February 7, 2023

CUNY TV Station Turns Over an Old Leaf, Transmitting by Air to Widen Its Reach

That is the way most viewers got their television signals before cable and the Internet came along, starting in the days when television was still something of a novelty and programs like “The Honeymooners” and “Your Show of Shows” were hits.

But now, in the wired and wireless world of the 21st century, broadcasting over the air has expanded the reach of CUNY TV beyond the five boroughs, where CUNY TV has had a steady, modest presence on cable systems since the 1980s.

Its fans say it is public television without the pledge drives.

CUNY TV sill reaches the 1.7 million households in the city that have cable. But the over-the-air transmission has, for the first time, put the station on sets in the city that are not connected to cable and in suburban communities where the channel is not carried on local cable systems.

The signal, transmitted from atop an office building in Times Square, covers about 35 miles, far enough to reach White Plains in Westchester County; Levittown on Long Island; Greenwich, Conn.; and Edison, N.J.

The executive director of CUNY TV, Robert S. Isaacson, said the change quadrupled the number of households that could receive its programs.

“This is a miraculous lift in our coverage, in our audience base and in our ability to reach people who want to see our kind of content,” Mr. Isaacson said.

Adding an over-the-air signal makes sense, said Mark J. Colombo, owner and editor of the Web site RabbitEars.info.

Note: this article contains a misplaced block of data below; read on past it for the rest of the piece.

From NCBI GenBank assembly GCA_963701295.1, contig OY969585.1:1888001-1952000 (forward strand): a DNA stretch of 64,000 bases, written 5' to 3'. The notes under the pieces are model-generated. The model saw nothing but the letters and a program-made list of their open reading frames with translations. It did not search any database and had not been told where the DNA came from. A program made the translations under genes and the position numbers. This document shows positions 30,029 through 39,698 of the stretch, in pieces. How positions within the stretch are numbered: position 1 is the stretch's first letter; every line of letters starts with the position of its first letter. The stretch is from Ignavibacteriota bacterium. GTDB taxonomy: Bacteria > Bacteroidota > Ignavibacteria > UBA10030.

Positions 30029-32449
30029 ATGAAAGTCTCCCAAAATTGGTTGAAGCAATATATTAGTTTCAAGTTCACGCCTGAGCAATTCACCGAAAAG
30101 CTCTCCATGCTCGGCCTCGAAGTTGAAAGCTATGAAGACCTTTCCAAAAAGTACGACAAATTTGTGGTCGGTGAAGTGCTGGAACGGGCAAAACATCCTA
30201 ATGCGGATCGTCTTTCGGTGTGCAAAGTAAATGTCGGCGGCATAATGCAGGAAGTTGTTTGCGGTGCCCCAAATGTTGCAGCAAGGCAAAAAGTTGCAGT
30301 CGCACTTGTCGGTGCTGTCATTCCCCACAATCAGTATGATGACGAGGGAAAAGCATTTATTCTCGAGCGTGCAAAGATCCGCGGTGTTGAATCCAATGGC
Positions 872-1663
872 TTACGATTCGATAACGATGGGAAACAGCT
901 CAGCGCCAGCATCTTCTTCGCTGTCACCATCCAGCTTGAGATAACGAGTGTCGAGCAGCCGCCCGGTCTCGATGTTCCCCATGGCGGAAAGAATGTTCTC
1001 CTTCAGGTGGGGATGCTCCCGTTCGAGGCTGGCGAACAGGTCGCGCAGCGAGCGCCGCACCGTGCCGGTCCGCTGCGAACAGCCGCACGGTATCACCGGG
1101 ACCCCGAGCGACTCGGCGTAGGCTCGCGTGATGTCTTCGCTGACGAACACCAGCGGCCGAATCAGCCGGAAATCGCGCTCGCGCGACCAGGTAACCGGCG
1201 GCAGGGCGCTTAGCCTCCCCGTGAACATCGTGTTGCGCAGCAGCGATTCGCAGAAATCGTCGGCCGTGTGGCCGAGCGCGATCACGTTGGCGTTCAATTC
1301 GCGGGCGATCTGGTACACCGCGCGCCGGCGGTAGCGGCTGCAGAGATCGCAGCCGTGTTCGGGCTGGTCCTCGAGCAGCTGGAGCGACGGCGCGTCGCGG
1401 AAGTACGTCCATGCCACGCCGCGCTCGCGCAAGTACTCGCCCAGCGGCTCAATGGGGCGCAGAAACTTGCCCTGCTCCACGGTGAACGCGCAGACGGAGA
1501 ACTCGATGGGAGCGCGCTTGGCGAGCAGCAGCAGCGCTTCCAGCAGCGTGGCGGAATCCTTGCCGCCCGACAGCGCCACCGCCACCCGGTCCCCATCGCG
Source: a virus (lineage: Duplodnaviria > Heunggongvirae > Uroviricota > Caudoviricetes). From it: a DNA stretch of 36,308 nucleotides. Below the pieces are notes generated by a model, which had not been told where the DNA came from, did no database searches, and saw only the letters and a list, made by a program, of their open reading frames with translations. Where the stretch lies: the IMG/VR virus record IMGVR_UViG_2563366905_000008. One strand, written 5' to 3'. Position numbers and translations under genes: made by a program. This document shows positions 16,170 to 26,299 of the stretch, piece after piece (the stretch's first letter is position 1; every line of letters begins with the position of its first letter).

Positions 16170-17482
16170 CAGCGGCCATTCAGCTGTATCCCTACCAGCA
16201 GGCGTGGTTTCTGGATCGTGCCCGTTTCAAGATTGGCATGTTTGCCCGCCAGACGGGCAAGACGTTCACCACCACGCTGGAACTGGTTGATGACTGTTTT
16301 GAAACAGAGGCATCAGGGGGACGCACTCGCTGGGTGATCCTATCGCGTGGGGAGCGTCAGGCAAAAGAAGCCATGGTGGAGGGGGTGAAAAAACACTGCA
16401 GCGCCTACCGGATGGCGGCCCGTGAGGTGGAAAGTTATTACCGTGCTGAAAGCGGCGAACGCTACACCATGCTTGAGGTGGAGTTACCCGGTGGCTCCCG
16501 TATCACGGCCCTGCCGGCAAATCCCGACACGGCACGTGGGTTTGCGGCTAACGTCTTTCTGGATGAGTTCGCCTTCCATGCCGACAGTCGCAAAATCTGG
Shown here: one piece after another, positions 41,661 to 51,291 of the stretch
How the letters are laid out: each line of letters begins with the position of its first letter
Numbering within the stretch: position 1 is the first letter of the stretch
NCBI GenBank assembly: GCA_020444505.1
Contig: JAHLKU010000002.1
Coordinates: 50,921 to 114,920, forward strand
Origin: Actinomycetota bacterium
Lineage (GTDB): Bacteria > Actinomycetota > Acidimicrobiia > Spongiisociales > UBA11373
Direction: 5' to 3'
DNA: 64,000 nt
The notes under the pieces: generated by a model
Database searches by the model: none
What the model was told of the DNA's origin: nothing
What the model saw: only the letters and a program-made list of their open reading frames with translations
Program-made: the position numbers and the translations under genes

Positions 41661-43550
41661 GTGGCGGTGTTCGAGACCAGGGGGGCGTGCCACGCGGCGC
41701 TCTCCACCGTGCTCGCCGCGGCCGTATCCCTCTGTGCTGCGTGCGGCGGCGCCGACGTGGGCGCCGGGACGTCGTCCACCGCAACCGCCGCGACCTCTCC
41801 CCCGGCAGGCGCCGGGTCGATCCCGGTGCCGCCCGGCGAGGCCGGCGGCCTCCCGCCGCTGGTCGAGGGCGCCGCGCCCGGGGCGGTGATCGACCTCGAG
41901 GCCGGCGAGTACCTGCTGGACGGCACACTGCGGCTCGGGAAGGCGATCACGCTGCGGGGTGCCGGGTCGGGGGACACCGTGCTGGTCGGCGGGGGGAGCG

“Over-the-air TV is still viable,” Mr. Colombo said.

“In fact, the latest statistics continue to show that over-the-air television is gaining in acceptance. People are thinking about cutting cable and satellite subscriptions to save money, and they’re moving to a combination of free over-the-air TV, which gives them the major networks, plus online video to supplement that.”

CUNY TV is broadcasting on Channel 25.3, alongside WNYE-TV, the city-owned station that broadcasts on Channel 25.1 and is operated by NYC Media, part of the Mayor’s Office of Media and Entertainment. NYC Media also broadcasts hearings from the City Council, news conferences from City Hall and other municipal events on Channel 25.2, known as NYC gov.

(Those channel numbers may confuse cable customers accustomed to a one-number, one-channel lineup. Televisions made in the past few years have built-in tuners that can receive such channels, and converters are available for older sets. CUNY TV remains on Channel 75 on most cable systems in the five boroughs; WNYE-TV is on Channel 74.)

For Mr. Isaacson, whose résumé includes consulting on television for The New York Times, the over-the-air signal was the result of two developments, one a fact of life in the digital age, the other a marriage of sorts with WNYE-TV.

The fact of life was the federally mandated change from analog to digital signal transmission in 2009, a switch that many cable customers were oblivious to. Digital transmission let stations like WNYE-TV broadcast more than one signal over the air at once (though the second and third signals — like CUNY TV’s, on Channel 25.3 — can be seen only on sets new enough to receive digital signals, or on older sets with converters).